Furniture retailer ScS has started its FY2020/21 strongly with gross sales increasing by 13.9%, as pent-up demand from last spring’s lockdown was released; orders for the nine weeks to 25 July 2020 increased by 92.2%.
The upholstery specialist benefitted from customers investing in their homes, as shoppers transferred money that had been earmarked for foreign holidays and leisure activities to larger ticket items.
This momentum continued throughout the summer with purchase uptake increasing by 31.7% between August and October before the lockdown last November stifled demand.
Analysts also suggest that the depth of order decline in November’s lockdown was not as severe as the first spring lockdown as shoppers increasingly turn to online, with uptake down by around 65% since November, compared with 92.5% between March and May 2020.
Online orders nearly doubled in ScS’s first half as shoppers became more confident about making larger ticket purchases through this channel. This shift to digital during lockdown along with the release of pent-up demand has helped support ScS’s order book, which increased by 22.8% to be worth £90.5m inc. VAT as of 23 January.
Out-going ScS CEO David Knight, who retires in July to replaced by Steve Caron, says: “Whilst it is too early to provide clarity on the outlook for the weeks and months ahead, we remain cautiously optimistic given the strong trading experienced by the Group following the first and second lockdowns. Given the tactile nature of our products, the majority of customers chose to wait until stores re-opened to try our products in person before making their purchasing decision. This resulted in the business benefiting from pent-up demand, coupled with an increased level of investment by UK consumers in their homes. The Group has built a robust balance sheet and continues to focus on cost and cash management to ensure we maintain this resilience in these challenging times.”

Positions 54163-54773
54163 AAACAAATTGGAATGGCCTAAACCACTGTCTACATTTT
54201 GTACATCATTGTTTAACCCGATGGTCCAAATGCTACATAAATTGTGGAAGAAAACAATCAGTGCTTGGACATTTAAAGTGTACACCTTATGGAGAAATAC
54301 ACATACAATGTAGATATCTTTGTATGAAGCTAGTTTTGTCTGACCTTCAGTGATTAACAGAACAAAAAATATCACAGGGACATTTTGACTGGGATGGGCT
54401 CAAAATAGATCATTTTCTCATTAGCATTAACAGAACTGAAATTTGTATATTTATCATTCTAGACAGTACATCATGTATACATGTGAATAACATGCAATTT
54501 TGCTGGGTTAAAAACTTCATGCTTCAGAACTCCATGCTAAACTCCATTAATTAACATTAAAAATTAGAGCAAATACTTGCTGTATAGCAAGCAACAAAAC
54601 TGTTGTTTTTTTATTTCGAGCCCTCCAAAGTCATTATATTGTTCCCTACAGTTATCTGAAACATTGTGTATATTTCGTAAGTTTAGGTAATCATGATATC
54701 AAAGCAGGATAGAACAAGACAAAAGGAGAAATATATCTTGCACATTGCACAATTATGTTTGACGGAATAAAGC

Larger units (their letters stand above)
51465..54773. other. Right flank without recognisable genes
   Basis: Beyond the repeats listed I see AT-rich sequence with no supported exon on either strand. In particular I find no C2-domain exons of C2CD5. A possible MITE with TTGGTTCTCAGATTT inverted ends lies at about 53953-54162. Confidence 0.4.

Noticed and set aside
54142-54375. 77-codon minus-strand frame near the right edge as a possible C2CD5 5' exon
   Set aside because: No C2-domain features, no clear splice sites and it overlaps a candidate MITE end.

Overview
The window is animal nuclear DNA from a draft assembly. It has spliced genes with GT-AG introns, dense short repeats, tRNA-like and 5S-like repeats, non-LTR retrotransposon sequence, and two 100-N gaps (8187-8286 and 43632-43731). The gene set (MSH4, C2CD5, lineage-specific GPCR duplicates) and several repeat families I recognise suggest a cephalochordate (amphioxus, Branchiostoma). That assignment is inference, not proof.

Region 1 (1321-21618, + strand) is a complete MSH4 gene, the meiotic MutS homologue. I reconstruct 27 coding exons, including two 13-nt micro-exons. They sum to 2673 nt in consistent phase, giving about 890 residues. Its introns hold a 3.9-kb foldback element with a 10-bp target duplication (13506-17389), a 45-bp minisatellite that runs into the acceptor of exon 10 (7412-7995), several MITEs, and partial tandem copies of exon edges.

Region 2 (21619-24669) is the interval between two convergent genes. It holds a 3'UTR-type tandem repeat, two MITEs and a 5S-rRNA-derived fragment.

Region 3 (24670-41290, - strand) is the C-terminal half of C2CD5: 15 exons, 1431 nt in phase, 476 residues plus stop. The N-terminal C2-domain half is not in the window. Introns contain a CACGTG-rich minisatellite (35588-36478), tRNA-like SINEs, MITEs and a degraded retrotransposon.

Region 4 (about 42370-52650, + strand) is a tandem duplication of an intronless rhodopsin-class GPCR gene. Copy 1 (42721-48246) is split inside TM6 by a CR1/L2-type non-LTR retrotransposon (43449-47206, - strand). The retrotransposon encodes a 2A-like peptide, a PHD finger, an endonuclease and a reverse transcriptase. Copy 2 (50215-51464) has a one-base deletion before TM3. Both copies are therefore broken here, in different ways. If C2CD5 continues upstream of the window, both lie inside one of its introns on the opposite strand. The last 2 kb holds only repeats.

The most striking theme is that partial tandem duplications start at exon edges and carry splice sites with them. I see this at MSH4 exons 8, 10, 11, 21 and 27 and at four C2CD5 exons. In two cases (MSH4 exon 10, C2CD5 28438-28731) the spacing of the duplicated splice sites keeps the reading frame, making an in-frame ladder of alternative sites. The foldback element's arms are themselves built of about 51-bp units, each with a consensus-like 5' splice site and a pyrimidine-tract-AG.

Matthew Walton, Senior Retail Analyst at GlobalData, comments: “The challenge which ScS, and other furniture retailers, will face in early 2021 will be how these order books are once this current lockdown is over. As furniture retailers can still deliver and recognise the revenue from their order books on prior purchases at the start of 2021, topline performance should remain resilient.”
Walton continues: “However, once these previous purchases have been fulfilled, retailers face the prospect of a severely depleted order book as the gains made in online will not be enough to counterbalance stores being closed. Should there be another surge in demand post lockdown for furniture, the lag between purchase and delivery, which has recently been exacerbated by the European foam shortage, means the benefit of this recovery will not be felt straight away. “
He concludes: “ScS is not at immediate risk, as its resilient balance sheet makes it less at risk of a facing a cash crunch, but, along with other furniture retailers, could face a challenging few weeks in the spring.”